Governor Jerry Brown has revised a controversial law he signed into existence during his first stint as governor, back in 1975.
The obscure-sounding “Technical Bulletin 117”, or TB 117, effectively required furniture manufacturers to inject flame-retardant chemicals into all upholstered furniture sold in the state.
With California’s law a de facto national standard, a typical sofa now hits the market with two to three pounds of chemicals that can cause cancer and reproductive problems.
Starting in January, 2014, a new flame retardant standard will take effect, eliminating the need for furniture makers to inject the chemicals into upholstered chairs, sofas, and other items.
Flame-retardants may also disappear from baby gear, such as booster seats and changing pads, which will no longer be subject to flammability standards.
“It’s wonderful, after years of work, to see this become a reality” said Arlene Blum, a visiting scholar in chemistry at the University of California Berkeley and director of the Green Science Policy Institute.
“I was practically screaming with happiness,” said Blum, who’s been working on the flame retardant issue since the 1970s.
The new law, called “TB 117-2013” doesn’t forbid furniture manufacturers to use the chemicals. Instead, it sets a new flammability test — known as a “smolder test — that furniture makers can meet without using the flame-retardant chemicals.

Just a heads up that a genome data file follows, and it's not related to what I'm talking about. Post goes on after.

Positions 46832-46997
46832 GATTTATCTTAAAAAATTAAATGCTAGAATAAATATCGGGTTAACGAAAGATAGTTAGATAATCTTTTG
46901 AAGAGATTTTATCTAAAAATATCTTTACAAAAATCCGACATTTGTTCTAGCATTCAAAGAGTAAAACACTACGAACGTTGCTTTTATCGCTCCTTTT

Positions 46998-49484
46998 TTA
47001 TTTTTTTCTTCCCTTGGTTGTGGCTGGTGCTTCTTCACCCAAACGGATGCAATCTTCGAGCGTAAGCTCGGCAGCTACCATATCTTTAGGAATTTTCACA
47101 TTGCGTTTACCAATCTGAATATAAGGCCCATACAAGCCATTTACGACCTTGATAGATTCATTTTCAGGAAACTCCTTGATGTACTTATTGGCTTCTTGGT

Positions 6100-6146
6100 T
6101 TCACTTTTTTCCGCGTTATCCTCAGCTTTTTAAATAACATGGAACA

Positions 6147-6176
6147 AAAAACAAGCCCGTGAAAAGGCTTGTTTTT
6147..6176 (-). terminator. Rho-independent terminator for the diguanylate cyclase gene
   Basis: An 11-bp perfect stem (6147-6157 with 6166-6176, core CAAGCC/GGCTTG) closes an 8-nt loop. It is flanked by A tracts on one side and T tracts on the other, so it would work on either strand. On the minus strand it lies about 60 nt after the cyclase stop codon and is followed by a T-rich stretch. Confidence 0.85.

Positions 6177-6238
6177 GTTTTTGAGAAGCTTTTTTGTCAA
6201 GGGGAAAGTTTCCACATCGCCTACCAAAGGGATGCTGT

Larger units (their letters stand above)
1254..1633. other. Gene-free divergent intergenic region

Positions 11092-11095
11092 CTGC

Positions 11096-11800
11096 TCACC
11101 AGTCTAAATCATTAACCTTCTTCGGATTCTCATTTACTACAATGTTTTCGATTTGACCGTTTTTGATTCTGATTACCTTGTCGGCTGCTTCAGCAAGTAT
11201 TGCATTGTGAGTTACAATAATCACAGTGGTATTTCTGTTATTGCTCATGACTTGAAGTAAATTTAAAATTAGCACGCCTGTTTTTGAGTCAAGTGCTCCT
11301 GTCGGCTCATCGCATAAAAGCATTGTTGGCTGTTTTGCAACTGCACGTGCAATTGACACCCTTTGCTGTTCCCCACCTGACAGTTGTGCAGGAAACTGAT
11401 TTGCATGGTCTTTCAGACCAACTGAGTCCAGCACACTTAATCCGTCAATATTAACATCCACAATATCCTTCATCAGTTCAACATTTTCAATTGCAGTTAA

Instead of injecting chemicals into upholstery foam, manufacturers can line furniture with a fire shield, or use flame-retardant fabrics, which do not emit toxic gases.
In its justification for the new rules, state officials cited studies suggesting that furniture foam treated with flame-retardant chemicals can actually be more hazardous in a fire.
“Flame retardant foam can actually increase smolder propensity,” wrote officials with the state’s Bureau of Home Furnishings, which sets furniture standards.
Starting in January, furniture makers will be able to sell furniture with the new “TB 117-2013” tag.
Blum says chemical-wary shoppers should look for the new tag, and then ask furniture sellers whether the sofa or chair has been treated with flame-retardant chemicals.
The revised law could also effectively remove flame-retardant chemicals from a number of children’s products — including changing pads, nursing pillows, infant swings, strollers — all of which are exempt from flammability standards as of January.
“We’re in touch with most of the furniture manufacturing associations and the juvenile products manufacturers associations, and they have told us that their manufacturers are planning to remove the flame retardant chemicals, once it’s legally possible,” says Blum.